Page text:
At the end of last week I took delivery of another piece of the puzzle for my 24 Hour Solo race in July. I have spent countless hours over the last few months researching available lighting systems trying to consider burn time, weight, size, reliability, technology, lumens, shelf life, recharge speed, reputation, customer service, footprint, etc.

The solution I went with is a new product called the 500L from Dinotte Lighting which employs a new LED light engine and other such techno-babble (which the average person won't really care about).

Dinotte Lighting is a well known company, they are respected for their quality products and a focus on remaining on the cutting edge of lighting solutions. The only question I wanted answered was "How well does it work when you are ripping down a technical mountain bike trail in the pitch black?". A couple of nights ago I was pleased to learn it works exceptionally well!

500Lfront3307

The 500L is so radically different from anything I have used in the past. The batteries (I got three) are amazingly small, as you can see in this image. The light engine at 200grams is also smaller than I had imagined (in this image it is attached to the handlebar mount). Mounted on my helmet, where I prefer to mount for technical riding, the light thrown is a nice crisp white light with a good balance between a focused center beam and a diffused flood. The effect came across as an even light surrounding me from the front of the light all the way out to it's furthest reaches. Everything from my nose forward, in a 180 degree pattern, was illuminated cleanly and evenly. In fact the beam is so evenly blended that on the extremes of my peripheral the halo of darkness was initially a bit strange being so dark as compared to the little slice of quasi-daylight in front of me.

500Lside3309

Don't get me wrong, the 500L isn't a football stadium light. It's bright but it's not a solar flare. I have read that it's rated anywhere from 500-600 Lumens. I don't know what 300 Lumens are supposed to look like or if this light is twice as bright as a 300 Lumen light. What I do know is this... It's bright, it's lightweight and I'm happy to rip up the trail in the middle of the night. Perfect.

8 comments:

Jay said...

Shaun,

In reading the specs, the 500L is rated at 450 lumens. A 14 watt / 60 watt equivalent compact fluorescent light bulb is 800 lumen.

For a LED light 450 lumens is a lot.

Jay

Shaun Taylor said...

Hey Jay, interestingly, Dinotte mentions up to 600 Lumen in the received documentation and 600 Lumen was also mentioned in an email exchange I had with Dinotte. It is a lot for an LED but it's my understanding that the new Cree LED's are now capable.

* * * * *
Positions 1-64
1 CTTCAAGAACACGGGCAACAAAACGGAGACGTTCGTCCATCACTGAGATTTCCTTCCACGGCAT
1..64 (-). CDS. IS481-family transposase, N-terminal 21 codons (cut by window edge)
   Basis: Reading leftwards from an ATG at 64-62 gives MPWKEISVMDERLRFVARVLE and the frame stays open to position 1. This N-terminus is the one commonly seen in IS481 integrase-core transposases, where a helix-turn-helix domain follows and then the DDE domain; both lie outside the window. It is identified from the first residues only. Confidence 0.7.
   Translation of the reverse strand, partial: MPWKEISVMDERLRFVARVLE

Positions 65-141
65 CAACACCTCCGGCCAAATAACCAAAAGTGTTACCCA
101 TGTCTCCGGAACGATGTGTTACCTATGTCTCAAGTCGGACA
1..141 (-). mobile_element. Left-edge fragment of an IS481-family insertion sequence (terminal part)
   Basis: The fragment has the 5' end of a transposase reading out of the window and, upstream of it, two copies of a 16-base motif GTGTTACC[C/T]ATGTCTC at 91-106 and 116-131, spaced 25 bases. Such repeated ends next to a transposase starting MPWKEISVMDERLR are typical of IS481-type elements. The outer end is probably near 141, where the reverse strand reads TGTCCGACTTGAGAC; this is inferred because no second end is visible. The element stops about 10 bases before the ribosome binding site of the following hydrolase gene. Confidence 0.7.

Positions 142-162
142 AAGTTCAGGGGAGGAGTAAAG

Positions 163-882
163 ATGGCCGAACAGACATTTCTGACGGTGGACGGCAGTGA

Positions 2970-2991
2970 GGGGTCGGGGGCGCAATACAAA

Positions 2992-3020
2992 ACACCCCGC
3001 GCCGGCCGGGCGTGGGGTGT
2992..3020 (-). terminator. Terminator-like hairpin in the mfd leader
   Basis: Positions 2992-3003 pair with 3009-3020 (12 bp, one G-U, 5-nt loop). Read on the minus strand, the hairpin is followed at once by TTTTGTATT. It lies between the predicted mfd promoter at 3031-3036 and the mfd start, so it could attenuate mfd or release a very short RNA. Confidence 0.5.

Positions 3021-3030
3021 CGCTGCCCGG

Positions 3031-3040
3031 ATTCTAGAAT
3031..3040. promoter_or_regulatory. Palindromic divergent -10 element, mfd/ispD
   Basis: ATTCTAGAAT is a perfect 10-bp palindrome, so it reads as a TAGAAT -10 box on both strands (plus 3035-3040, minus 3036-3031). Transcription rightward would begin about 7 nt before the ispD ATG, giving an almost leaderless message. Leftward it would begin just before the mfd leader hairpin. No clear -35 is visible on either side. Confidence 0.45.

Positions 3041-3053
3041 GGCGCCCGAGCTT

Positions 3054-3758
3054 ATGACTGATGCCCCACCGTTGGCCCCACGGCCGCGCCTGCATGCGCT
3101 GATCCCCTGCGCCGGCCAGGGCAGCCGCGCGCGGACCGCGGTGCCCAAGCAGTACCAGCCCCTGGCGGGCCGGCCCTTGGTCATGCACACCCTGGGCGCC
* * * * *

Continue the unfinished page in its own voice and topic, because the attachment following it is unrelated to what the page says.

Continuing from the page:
If that sort of thing interests you there is some fascinating reading over on Cree's site (check out the Lumens per watt):

http://www.cree.com/products/xlamp7090_xre.asp

Shaun Taylor said...

I should also probably mention the 500L has a focus pattern that is more intense than a light bulb which is more generally spread in nature. The 500L tends to throw the light further down the trail because of it's focused optics. So the 500L may seem (at least visually) to be brighter than its comparative Lumens when considering a light bulb. Don't know if that made sense?

Anonymous said...

Thanks for the site. From what I can glean, the new LEDs are just a tad bit more efficient than a CF, but are much more durable and can be focus more locally. A CF is 55 lumens per watt and the LED you have is 70 lumens per watt. So if we go on the high side of the lumens they list, it would be 8.5 watts.

Nice.

Shaun Taylor said...

There is another pretty cool forum site that I can't recall at the moment, I think it is candlelightpower or something like that. It is a bunch of hobbyists/aficionados who are trying to push the envelope in homemade LED lighting. They are doing things with flashlights and headlights that are pretty cool.

Dawn said...

I don't care what the specs are, all I know is that little light would sure be handy here in smallsville where there are but only a few street lights to brighten the way for an evening runner. Good thing we're having longer days now...perhaps I'll actually see the potholes BEFORE I run into them. (And I'm not joking, I've twisted my ankle more than once.) Makes me lonesome for the trails of Red Deer :(
Cheers!

Shaun Taylor said...

You know there are some pretty cool little lights available now that you can wear on a headband (included) they weigh next to nothing and have a really long battery life.

Mountain Equipment Coop is a pretty good store to wander around in. I think something like this would do the trick for you:

http://www.mec.ca/Products/product_detail.jsp?PRODUCT%3C%3Eprd_id=845524442621005&FOLDER%3C%3Efolder_id=2534374302697057&bmUID=1178652668434

Shaun Taylor said...

Bah!

http://www.mec.ca/Products/
product_detail.jsp?PRODUCT%3C%3
Eprd_id=845524442621005&FOLDER%
3C%3Efolder_id=2534374302697057
&bmUID=1178652668434

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